- you want a computer job? Give a link to a great program you have written.

- you want a graphics design job? Show an imaginary campaign that you created.

- you want an electronics job? Show an interesting project you created.

These are not very high bars. And yet, 95% of people cannot clear them. This doesn't make them non-citizens, or inadequate drones. But it does mean that they are interchangeable, non-special people. They simply do not have the spark of drive and originality that makes them capable of just leading projects (even if "leading" means "do your own work without daily oversight and supervision") let alone creating something truly new and taking it to completion.

So, unfair though it may seem, that's what I would demand from an applicant -- *proof* that you can *achieve* the task (or at least make a good effort).

This is, IMHO, what Peter Thiel is doing with his infamous question (“What important truth do very few people agree with you on?”). The point is not the answer, it's to show that there is some degree of originality in this person's thought. There are multiple ways of getting to the same point, but every one of them boils down to

- I know you claim to be able to achieve this, and

- you may even have a credential (or reference or whatever) to that end, but

- talk is cheap, and many credentials are a lot easier to obtain than they should be, so

- SHOW ME something relevant to your supposed ability to achieve the goal.

And if the person cannot do that (believe me, you will hear an endless stream of justifications about how 'been so busy with school', 'never have time to think', 'my deprived childhood', blah blah. All of which may or may not be true, but very much do indicate that

- the person (unlike the obsessives who achieve things) does not prioritize this task above everything else, and does not think about it night and day, every night and day; and

- that they don't even see anything wrong with this (which means they will neither be able to achieve the task themselves, nor have any competence in hiring/working with those who might take up the slack).

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There are now several people in or known to the rat-sphere who have done a microgrants program. Can they create a document with lessons learned so that the next person who tries it can have something to go off of?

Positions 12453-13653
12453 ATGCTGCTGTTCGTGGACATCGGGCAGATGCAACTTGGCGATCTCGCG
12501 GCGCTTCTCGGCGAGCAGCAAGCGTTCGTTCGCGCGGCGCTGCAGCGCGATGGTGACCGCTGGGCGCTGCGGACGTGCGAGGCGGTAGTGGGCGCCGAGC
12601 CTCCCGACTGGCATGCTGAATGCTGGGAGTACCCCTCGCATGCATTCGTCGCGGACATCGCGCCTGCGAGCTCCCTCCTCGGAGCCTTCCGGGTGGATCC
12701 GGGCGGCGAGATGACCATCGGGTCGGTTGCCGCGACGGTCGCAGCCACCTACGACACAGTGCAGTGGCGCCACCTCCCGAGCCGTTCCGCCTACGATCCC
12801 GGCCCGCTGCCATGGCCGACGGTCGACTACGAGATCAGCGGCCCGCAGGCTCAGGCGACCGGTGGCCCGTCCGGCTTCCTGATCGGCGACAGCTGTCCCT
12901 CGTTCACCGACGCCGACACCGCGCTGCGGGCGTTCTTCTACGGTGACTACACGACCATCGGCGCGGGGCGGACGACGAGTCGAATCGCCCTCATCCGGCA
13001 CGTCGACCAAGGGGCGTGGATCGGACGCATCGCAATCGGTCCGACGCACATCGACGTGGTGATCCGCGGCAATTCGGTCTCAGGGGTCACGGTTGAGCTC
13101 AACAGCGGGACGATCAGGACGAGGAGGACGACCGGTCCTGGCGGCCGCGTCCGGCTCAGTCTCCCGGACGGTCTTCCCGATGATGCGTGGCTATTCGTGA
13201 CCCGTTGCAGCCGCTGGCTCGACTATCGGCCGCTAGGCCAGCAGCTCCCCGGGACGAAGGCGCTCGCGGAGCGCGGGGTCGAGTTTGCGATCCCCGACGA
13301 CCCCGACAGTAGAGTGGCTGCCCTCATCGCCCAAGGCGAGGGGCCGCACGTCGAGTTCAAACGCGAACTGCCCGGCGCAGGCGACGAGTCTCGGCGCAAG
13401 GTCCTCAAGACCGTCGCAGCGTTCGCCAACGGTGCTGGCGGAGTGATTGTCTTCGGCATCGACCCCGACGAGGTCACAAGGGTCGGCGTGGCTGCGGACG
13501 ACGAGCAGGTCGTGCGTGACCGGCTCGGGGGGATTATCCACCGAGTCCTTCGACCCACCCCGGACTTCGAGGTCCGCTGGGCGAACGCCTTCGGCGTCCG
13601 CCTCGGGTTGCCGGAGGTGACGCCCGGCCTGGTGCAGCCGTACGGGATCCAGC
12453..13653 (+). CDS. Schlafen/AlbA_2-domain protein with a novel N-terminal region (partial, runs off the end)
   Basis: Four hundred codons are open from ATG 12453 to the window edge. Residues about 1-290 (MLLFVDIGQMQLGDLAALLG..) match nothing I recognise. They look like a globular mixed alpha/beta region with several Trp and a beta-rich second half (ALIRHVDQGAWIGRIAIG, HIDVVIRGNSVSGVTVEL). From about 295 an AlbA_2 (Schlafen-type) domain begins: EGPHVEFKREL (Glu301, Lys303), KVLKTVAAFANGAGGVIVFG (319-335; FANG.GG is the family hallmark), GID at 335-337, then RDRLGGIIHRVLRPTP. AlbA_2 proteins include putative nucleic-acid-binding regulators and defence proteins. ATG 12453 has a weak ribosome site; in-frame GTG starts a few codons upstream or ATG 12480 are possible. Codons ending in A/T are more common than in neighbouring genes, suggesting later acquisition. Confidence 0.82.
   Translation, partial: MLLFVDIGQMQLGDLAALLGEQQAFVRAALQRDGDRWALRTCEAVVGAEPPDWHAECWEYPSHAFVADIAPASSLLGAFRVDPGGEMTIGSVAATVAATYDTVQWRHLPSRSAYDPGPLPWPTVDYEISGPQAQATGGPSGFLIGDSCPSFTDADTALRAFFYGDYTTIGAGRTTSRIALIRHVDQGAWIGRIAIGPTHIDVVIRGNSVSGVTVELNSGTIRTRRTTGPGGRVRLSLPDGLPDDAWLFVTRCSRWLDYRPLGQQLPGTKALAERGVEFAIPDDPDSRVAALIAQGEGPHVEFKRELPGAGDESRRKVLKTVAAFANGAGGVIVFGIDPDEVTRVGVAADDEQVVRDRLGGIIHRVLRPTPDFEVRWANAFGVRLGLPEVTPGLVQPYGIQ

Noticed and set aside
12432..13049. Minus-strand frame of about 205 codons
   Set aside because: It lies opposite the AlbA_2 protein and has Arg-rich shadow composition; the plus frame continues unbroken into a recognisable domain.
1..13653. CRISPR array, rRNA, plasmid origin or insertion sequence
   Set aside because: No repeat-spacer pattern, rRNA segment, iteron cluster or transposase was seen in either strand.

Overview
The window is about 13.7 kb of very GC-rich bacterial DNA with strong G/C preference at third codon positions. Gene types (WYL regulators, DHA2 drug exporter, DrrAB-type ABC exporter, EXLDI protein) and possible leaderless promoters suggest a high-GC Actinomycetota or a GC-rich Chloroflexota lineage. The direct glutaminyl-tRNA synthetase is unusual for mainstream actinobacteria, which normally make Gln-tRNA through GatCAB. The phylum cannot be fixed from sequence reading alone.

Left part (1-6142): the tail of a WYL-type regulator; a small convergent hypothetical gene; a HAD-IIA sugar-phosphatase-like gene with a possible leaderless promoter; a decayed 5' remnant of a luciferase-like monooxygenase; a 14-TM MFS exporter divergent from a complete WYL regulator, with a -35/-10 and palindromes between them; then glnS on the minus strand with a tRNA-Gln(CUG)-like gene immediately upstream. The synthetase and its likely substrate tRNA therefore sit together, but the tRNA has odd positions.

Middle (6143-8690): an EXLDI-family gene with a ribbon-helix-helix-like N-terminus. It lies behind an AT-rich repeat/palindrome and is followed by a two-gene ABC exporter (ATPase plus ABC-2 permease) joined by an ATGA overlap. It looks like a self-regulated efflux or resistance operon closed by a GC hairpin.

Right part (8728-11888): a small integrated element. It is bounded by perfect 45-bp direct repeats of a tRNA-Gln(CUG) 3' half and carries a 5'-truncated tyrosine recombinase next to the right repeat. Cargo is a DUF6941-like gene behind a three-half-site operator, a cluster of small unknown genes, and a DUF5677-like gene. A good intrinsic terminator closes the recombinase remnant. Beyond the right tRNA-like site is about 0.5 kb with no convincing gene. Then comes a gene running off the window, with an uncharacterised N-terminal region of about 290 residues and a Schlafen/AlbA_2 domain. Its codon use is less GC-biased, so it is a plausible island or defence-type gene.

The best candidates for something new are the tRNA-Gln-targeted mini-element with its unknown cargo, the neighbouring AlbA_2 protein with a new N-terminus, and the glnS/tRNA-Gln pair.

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Regarding the future version of this, I hate to be the crypto guy but I think it would be a great fit, though I would make the tokens fungible.

The way I would do this is - you make a platform for submitting proposals. Then, for the ones you’ve approved and committed to(or anyone else who wants to for that matter), we run a token sale, where people buy the proposal’s token for dollar-backed stablecoins, with a threshold so that if the project doesn’t get enough funds to execute everyone gets their money back.

To keep the math simple let’s say we’ll issue the same number of ProposalTokens as the number of dollars committed. Then at the end of a successful project, everyone with ProposalTokens can exchange them for the corresponding amount of dollars.

This way, you don’t need a single investor to cover the whole amount, it can be crowdfunded. Furthermore, there will be a market for each project’s tokens, and the price of the ProposalToken would function exactly like a prediction market for the success of the project.(And implicitly the trustworthiness of the commitment, unless you want to lock up the rewards ahead of time)

You could even make it so that the team that’s working on the proposal cannot sell all of their ProjectTokens at once, but instead have to do it in batches over time. This way, they are incentivised to keep everyone updated about their progress, so that they can raise more funds at better valuations.